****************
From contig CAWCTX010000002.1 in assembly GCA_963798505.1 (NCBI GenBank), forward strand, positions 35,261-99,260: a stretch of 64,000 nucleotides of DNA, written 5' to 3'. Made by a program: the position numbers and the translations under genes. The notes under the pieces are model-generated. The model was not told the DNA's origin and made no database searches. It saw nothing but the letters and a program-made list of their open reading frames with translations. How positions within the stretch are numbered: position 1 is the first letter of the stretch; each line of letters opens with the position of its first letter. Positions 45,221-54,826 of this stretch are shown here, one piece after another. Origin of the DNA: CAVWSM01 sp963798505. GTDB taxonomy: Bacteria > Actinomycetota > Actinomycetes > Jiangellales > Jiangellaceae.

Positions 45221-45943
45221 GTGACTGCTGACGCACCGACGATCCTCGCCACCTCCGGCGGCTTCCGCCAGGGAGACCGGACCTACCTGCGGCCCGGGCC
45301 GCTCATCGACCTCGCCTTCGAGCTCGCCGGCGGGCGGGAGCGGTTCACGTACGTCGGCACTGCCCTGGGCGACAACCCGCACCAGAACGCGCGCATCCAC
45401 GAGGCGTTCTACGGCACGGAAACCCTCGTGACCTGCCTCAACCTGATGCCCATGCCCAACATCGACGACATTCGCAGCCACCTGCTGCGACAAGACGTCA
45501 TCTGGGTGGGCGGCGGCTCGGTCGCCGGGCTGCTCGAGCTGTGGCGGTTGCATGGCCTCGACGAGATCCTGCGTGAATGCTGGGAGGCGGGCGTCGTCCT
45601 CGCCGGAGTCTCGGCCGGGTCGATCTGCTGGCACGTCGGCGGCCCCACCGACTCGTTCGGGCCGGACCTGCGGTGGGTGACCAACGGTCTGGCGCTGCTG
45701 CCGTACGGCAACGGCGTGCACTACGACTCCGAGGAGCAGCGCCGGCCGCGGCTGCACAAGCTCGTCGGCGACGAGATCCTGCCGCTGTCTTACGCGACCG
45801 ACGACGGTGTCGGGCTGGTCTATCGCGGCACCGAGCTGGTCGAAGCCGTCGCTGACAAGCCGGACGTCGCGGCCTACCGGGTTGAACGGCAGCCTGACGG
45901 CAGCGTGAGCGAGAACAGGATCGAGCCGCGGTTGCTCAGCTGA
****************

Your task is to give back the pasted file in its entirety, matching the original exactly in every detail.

From contig CAWCTX010000002.1 in assembly GCA_963798505.1 (NCBI GenBank), forward strand, positions 35,261-99,260: a stretch of 64,000 nucleotides of DNA, written 5' to 3'. Made by a program: the position numbers and the translations under genes. The notes under the pieces are model-generated. The model was not told the DNA's origin and made no database searches. It saw nothing but the letters and a program-made list of their open reading frames with translations. How positions within the stretch are numbered: position 1 is the first letter of the stretch; each line of letters opens with the position of its first letter. Positions 45,221-54,826 of this stretch are shown here, one piece after another. Origin of the DNA: CAVWSM01 sp963798505. GTDB taxonomy: Bacteria > Actinomycetota > Actinomycetes > Jiangellales > Jiangellaceae.

Positions 45221-45943
45221 GTGACTGCTGACGCACCGACGATCCTCGCCACCTCCGGCGGCTTCCGCCAGGGAGACCGGACCTACCTGCGGCCCGGGCC
45301 GCTCATCGACCTCGCCTTCGAGCTCGCCGGCGGGCGGGAGCGGTTCACGTACGTCGGCACTGCCCTGGGCGACAACCCGCACCAGAACGCGCGCATCCAC
45401 GAGGCGTTCTACGGCACGGAAACCCTCGTGACCTGCCTCAACCTGATGCCCATGCCCAACATCGACGACATTCGCAGCCACCTGCTGCGACAAGACGTCA
45501 TCTGGGTGGGCGGCGGCTCGGTCGCCGGGCTGCTCGAGCTGTGGCGGTTGCATGGCCTCGACGAGATCCTGCGTGAATGCTGGGAGGCGGGCGTCGTCCT
45601 CGCCGGAGTCTCGGCCGGGTCGATCTGCTGGCACGTCGGCGGCCCCACCGACTCGTTCGGGCCGGACCTGCGGTGGGTGACCAACGGTCTGGCGCTGCTG
45701 CCGTACGGCAACGGCGTGCACTACGACTCCGAGGAGCAGCGCCGGCCGCGGCTGCACAAGCTCGTCGGCGACGAGATCCTGCCGCTGTCTTACGCGACCG
45801 ACGACGGTGTCGGGCTGGTCTATCGCGGCACCGAGCTGGTCGAAGCCGTCGCTGACAAGCCGGACGTCGCGGCCTACCGGGTTGAACGGCAGCCTGACGG
45901 CAGCGTGAGCGAGAACAGGATCGAGCCGCGGTTGCTCAGCTGA